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Where’s dental in the state health exchange?
According to a new survey released today almost all adults in Washington believe that oral health is important to their overall health.
These views are supported by medical, dental and public health experts who confirm that good oral health is an essential part of being healthy and fit.
Despite the proven connection between oral health and overall health, the Affordable Care Act (ACA) doesn’t include dental care for adults.
However, Washington State is considering adding adult dental coverage to the Exchange in 2015.
This is good news because polling shows that the overwhelming majority of people in Washington believe that oral health is important.
A statewide survey of 1,200 adults over age 25 released recently by the Washington Dental Service (WDS) Foundation reveals that:
Four out of five Washingtonians (83 percent) agree that “it is important for Washington state to provide access to quality dental care to adults who can’t afford it, including preventive care.”
Almost all (98 percent) of Washington adults over 25 said oral health is important to their overall health.
Despite this, one out of three Washingtonians (32 percent) lack the coverage for dental care and nearly a quarter (23 percent) have not had a dental check-up in the past year.
There is a growing recognition that oral health affects overall health.
“It is time to stop treating the mouth differently from the body,” said Tom Locke, MD, MPH, Health Officer for Clallam and Jefferson Counties and WDS Foundation Trustee. “Everyone agrees that insurance coverage is essential for the rest of their body, why should the mouth be excluded? There is strong evidence that poor oral health is linked to a variety of serious health conditions. You’re not healthy without a healthy mouth.”
Dental disease is almost entirely preventable, but when people do not receive routine care, small problems can quickly deteriorate into severe infections and lost teeth.
Untreated dental problems cause needless pain and suffering, threaten overall health, and can end up costing thousands of dollars in treatment and time away from work.
Every cavity prevented saves thousands of dollars over a person’s lifetime.
Regular dental checkups, along with proper brushing and flossing, can save huge amounts of money for individuals, families and businesses. Preventive care even saves money for taxpayers who cover the costs of providing dental care to low-income people in the state.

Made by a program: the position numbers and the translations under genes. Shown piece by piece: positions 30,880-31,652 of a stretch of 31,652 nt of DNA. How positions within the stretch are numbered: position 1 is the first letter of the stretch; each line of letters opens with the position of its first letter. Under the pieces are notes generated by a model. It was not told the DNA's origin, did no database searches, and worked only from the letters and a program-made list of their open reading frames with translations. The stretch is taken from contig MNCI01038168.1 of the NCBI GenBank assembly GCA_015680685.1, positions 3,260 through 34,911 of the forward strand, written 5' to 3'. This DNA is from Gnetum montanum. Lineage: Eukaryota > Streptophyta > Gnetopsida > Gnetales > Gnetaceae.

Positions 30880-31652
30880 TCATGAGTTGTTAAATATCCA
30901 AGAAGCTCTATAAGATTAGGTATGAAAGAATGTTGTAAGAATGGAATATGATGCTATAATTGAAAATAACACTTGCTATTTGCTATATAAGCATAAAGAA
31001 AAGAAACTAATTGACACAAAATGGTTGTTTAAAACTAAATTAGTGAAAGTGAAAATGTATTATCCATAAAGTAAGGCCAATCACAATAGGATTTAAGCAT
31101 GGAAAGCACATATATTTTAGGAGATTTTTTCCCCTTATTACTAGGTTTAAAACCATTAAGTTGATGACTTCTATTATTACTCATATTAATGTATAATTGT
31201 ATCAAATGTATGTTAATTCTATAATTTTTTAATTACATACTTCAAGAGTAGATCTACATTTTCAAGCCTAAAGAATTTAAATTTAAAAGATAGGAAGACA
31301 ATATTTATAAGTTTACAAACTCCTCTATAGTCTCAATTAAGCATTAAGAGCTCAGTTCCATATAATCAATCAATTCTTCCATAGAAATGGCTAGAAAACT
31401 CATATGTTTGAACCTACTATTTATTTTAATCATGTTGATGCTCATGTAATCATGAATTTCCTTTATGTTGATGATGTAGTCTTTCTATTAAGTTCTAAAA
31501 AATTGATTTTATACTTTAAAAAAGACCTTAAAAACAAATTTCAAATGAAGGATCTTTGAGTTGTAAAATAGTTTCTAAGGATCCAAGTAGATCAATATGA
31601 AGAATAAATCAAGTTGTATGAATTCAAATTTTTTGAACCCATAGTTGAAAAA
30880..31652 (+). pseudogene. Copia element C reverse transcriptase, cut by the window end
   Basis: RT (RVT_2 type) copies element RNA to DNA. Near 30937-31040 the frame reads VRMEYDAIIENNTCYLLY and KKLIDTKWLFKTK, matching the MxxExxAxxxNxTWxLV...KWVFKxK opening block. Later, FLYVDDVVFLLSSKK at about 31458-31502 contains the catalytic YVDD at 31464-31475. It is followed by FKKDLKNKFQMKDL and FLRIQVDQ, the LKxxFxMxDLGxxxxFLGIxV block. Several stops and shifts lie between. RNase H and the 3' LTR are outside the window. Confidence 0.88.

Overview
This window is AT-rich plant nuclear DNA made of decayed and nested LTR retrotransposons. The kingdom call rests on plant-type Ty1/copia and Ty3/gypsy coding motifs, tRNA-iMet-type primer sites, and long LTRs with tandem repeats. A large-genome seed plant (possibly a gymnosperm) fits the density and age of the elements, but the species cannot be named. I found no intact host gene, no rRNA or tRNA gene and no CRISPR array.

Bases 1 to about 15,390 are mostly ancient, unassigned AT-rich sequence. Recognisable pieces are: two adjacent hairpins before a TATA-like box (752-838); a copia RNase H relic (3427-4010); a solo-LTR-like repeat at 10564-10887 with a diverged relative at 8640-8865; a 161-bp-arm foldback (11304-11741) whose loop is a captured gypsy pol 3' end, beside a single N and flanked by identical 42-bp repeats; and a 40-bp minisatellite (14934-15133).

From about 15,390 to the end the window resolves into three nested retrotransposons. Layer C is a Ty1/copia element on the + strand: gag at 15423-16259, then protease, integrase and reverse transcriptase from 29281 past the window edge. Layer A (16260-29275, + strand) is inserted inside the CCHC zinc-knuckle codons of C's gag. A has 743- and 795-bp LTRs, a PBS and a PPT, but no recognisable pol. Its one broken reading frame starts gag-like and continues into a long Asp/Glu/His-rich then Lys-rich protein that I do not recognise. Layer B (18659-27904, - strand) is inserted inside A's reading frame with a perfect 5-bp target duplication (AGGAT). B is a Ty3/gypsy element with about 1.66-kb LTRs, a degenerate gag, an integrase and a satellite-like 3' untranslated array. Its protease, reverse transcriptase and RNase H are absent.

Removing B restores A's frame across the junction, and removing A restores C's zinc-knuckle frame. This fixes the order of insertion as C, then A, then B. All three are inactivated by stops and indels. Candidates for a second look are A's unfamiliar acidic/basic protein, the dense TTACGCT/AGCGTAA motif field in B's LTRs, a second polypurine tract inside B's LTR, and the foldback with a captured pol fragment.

“People in Washington report that dental care is very important to them, yet many are neglecting this critical aspect of their overall health,” said Eve Rutherford, DDS and chairwoman of the Washington Dental Service Foundation.
“It’s unfortunate and shortsighted because good oral health makes people feel better and look better. Plus catching dental disease early saves a lot of money.”
When people don’t have access to dental care they often end up seeking expensive emergency care. In the most recent study conducted by the Washington State Hospital Association, dental problems were a key reason why individuals seek care in emergency rooms at a cost of $36 million over an 18-month period.
But emergency rooms only treat the pain and infection; they are not equipped to treat the underlying dental problem.
The value of good oral health extends well beyond avoiding dental costs. Poor oral health is linked to serious chronic health problems, such as heart disease, stroke and diabetes. Among diabetics, for example, treating gum disease can help control blood sugar levels and avoid costly hospitalizations and medical complications such as blindness and amputations.
“The mouth is the gateway to the rest of the body,” said Jim Sledge, DDS and faculty member at the University of Washington School of Dentistry, Regional Initiatives in Dental Education (RIDE).
“Good preventive care and oral health checkups are just as important as managing cholesterol, regular exercise and good nutrition. Ensuring that people have the dental care they need to stay healthy should be a priority. We don’t ignore an infection in any other part of the body. The mouth should not be treated any differently.”
To raise awareness that oral health is an essential part of overall health, the Washington Dental Service Foundation is working with physicians and dental and fitness experts across the state to develop a statewide campaign that will be launched in January. The campaign, which will include advertising and social media, is designed to help people value their oral health and motivate them to do more to prevent dental disease and stay healthy. To learn more, visit www.TheMightyMouth.org.
About Washington Dental Service Foundation:
Washington Dental Service Foundation is a non-profit funded by Delta Dental of Washington, the leading dental benefits company in Washington.
The Foundation works with partners to develop and execute innovative programs and public policies that produce permanent changes in the healthcare arena and improve the public’s long-term oral health.
The Foundation focuses on children and seniors, two groups especially vulnerable to oral disease.